Finishing Reconstruction

Begin with what could be, ask what has been, and finish with what should be done now, to move forward.

What could be is relatively simple. The term “an American Left” should mean a convergence of movements and institutions capable of generating permanent change, rather than the current de facto Left, a hodge-podge of defensive, issue-focused groups, focused on immediate problems, with little unity.

What has been is evident. There is ample precedent for revolutionary change in this country. At decisive points, powerful movements generated the institutions that won a “transformative egalitarian order,” in the words of the political scientists Rogers Smith and Desmond King, describing the antislavery movement that birthed the Republican Party.

After decades of defeat, in the 1930s the radicalized labor movement took advantage of the New Deal to organize the industrial working classes, then at the center of our political economy, altering the balance of power in U.S. politics.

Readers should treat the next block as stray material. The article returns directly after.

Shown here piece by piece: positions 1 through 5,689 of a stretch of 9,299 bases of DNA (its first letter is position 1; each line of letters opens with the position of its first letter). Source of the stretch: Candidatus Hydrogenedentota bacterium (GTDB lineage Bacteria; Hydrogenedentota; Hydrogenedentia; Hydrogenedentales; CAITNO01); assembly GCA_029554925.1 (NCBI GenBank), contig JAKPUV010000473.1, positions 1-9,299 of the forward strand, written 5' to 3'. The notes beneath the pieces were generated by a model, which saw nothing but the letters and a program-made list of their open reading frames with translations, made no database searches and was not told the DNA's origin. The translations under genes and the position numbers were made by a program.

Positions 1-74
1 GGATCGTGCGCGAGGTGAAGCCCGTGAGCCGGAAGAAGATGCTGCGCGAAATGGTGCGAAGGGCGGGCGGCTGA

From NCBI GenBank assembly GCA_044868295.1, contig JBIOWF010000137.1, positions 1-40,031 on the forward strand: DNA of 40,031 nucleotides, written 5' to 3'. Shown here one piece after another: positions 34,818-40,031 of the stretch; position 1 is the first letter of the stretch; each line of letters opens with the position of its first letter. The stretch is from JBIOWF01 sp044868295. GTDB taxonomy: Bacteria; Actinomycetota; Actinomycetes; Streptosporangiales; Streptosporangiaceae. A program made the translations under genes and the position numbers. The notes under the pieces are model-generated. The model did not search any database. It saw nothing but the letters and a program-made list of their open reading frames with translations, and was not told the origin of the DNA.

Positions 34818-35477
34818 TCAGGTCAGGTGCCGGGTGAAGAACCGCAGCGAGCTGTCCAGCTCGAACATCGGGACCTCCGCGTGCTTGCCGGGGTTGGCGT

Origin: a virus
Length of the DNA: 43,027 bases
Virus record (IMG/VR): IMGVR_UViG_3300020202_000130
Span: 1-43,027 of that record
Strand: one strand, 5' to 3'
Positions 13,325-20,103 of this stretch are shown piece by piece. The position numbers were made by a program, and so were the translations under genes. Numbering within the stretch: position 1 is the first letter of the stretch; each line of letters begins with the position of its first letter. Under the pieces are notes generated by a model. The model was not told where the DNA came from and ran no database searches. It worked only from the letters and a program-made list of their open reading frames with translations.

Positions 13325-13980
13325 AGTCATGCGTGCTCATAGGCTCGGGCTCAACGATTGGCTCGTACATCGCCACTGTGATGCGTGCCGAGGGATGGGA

Most recently, between the 1930s and the 1970s, what the historian Jacqueline Dowd Hall calls “the long civil rights movement” broke up the South’s white supremacist oligarchy, and ushered in a new democratic order which has spread out to include every caste, ethnicity, sex, or gender formerly denied equal citizenship.

What is to be done? We are not finished with making this country a real democracy. We need to complete the process of Radical Reconstruction that began after the Civil War, and stalled until the Second Reconstruction of the mid-twentieth century. A Third Reconstruction is required to sweep away the power of deeply-entrenched racial and regional minorities, which sharply skews the U.S.’s political system in their favor.

Excerpt from Van Gosse writing at The Rag Blog where you can read the full essay dated July 7, 2013. Van Gosse teaches history at the Franklin & Marshall College and is the co-founder of The Post-Capitalist Project



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